In recent judgment of 10th July 2017, the Delhi High Court in the case of the Trytan Medical INC. vs. Union of India, has taken to task, the Patent Office, for its failure to adhere to the orders and direction of a Superior Court/ Tribunal. In this case the High Court has directed the Patent Office to comply with the earlier direction of the Intellectual Property Appeal Board (IPAB), to examine the national phase application filed in India after the 31-month period had lapsed.
The patent applicant in this case had filed its national phase application in India, 8 days after the stipulated period of 31 month. This application was filed along with an application under Rule 138 of the Patent Rule, 2003 seeking condonation of the delay. The Patent Office rejected the request of the patent applicant and consequently, the patent applicant lost its ability to obtain a patent in India for the invention.
On appeal to the IPAB, on 24th March, 2015, the matter was remanded back to the Patent Office for reconsideration with direction to Patent Office to consider the patent applicant’s request for examination, after providing of opportunities of hearing and in accordance with law.
The patent applicant was thereafter heard and the Patent Office nevertheless rejected the application as being time barred in view of Rule 22 of the Patent Rules, 2003. The Patent Office held that under Rule 22, if the national phase application is not filed within the stipulated period of 31 months the same was deemed to be withdrawn. This order was passed on 19th January, 2016.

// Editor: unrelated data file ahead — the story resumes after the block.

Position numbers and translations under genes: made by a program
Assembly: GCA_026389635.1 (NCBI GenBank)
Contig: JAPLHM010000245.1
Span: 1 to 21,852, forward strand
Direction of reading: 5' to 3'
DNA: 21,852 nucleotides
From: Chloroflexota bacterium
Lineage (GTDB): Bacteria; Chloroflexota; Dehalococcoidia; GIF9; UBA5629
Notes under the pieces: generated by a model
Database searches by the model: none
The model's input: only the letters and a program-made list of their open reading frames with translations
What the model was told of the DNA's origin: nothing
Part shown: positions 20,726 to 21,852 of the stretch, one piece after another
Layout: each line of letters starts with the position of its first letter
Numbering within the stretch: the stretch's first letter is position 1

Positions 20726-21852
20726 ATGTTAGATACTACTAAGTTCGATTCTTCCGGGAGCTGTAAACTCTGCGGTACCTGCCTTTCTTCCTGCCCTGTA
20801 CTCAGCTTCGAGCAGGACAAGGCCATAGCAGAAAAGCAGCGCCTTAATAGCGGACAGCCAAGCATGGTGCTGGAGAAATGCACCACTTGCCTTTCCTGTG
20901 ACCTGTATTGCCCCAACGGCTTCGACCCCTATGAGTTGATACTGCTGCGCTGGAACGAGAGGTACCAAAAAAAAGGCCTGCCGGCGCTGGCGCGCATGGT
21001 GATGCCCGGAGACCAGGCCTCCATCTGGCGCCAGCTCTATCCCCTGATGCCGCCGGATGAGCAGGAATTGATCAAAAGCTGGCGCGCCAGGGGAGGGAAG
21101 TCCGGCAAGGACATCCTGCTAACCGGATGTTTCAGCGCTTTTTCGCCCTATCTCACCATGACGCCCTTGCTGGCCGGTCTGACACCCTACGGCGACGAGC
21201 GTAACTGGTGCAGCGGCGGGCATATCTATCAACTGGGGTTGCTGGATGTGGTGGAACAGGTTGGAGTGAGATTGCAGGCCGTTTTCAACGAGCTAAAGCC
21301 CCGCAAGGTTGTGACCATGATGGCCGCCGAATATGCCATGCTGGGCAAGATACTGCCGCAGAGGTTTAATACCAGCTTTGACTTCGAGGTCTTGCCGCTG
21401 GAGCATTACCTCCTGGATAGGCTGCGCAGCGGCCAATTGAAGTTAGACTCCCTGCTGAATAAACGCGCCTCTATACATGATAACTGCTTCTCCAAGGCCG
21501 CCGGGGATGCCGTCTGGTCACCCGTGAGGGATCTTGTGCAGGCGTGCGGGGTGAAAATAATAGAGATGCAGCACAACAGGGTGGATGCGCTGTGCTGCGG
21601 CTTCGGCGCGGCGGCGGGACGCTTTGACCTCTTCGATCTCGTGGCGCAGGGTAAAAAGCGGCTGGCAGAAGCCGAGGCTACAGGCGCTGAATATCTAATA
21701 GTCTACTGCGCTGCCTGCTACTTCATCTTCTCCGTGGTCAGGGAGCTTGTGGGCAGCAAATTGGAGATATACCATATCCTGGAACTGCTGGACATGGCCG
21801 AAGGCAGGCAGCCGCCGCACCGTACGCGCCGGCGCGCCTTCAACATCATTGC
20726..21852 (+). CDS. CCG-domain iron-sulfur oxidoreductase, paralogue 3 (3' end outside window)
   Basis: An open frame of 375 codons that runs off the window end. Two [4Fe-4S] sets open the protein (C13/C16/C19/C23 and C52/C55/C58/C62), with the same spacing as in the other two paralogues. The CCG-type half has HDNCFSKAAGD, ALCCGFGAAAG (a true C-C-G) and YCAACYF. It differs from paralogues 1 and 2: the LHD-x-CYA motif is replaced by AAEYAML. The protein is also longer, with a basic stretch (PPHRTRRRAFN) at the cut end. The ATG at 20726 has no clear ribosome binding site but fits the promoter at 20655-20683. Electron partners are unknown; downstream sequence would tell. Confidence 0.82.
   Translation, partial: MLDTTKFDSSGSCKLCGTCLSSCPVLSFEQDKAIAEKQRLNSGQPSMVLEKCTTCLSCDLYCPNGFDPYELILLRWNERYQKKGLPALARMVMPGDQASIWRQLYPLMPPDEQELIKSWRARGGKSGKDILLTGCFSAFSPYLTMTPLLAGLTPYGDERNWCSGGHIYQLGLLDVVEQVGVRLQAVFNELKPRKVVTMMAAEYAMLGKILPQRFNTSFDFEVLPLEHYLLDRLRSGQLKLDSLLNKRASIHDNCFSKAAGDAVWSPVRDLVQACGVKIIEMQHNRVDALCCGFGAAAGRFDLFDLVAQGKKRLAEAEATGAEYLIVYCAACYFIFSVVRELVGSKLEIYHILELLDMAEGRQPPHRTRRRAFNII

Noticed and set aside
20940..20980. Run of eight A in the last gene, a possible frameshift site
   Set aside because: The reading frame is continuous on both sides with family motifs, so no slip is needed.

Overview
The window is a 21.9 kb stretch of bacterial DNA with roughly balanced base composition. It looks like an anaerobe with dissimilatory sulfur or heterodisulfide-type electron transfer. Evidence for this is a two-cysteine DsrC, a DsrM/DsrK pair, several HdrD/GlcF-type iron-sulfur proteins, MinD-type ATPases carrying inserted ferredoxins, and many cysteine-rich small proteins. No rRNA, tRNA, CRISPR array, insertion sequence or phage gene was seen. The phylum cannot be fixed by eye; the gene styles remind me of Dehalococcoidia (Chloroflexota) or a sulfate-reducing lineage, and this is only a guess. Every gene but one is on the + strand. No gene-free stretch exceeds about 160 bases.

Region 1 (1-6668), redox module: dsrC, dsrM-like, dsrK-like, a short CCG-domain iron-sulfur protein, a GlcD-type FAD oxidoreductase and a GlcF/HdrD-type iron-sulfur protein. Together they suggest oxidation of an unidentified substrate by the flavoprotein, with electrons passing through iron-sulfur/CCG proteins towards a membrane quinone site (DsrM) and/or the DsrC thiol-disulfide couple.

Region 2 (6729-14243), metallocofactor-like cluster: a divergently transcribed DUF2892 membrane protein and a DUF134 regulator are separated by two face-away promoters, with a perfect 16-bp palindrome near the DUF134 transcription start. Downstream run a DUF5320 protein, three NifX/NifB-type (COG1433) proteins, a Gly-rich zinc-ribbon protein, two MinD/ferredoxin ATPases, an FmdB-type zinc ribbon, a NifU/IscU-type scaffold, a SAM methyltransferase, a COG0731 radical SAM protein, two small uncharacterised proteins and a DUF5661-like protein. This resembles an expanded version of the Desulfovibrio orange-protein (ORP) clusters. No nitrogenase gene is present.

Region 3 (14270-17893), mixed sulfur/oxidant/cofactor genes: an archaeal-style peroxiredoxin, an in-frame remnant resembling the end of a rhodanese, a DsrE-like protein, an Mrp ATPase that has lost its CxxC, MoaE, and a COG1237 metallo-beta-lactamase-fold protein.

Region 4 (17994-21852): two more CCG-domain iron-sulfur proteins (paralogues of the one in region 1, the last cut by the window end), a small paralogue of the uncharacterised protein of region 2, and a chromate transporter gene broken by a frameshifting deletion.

The patent applicant once again appealed to the IPAB and in an order dated 7th March 2016, the IPAB reprimanded the Patent Office for deliberately misreading and misinterpreting its earlier order. The IPAB reiterated that the controller could not have rejected the relief sought by the patent applicant for extension of time and clarified that by its earlier order, the IPAB had already condoned the delay of 8 days and had directed the Patent Office to examine the patent application – it was not a remand to determine the issue of condonation of delay, but it was a remand directing the Patent Office to examine the patent application on merits. Accordingly, the Patent Office was once again directed to examine the application on merits and disposed of the patent application in an expedited manner.
The patent applicant had approached the High Court because the Patent Office continued to refuse to examine the patent application on merits. The High Court held that even if the Patent Office disagreed with the decision of the IPAB it is not open for them to ignore and violate the order passed by the IPAB. Until the time the IPAB order in question is appealed and set aside or stayed by a Court of competent jurisdiction, the Patent Office is bound by IPAB orders.
The High Court, therefore, directed the Patent Office to examine the patent application on merits. The High Court’s judgment contains a very clear finding that the Patent Office is bound by IPAB judgment and in principle, the decisions issued by the IPAB clarifying substantive patent law, must also be followed by the Patent Office. This decision would hopefully encourage the Patent Office to consistently adhere to precedents from the IPAB, which, alas, is not the consistent practice today. In terms of underlying issue, i.e., the filing of national phase application beyond 31 months, the amendments to Rule 138 in 2016 has put the matter to rest – it is not possible any more to seek any extension after the expiry of the 31 months period.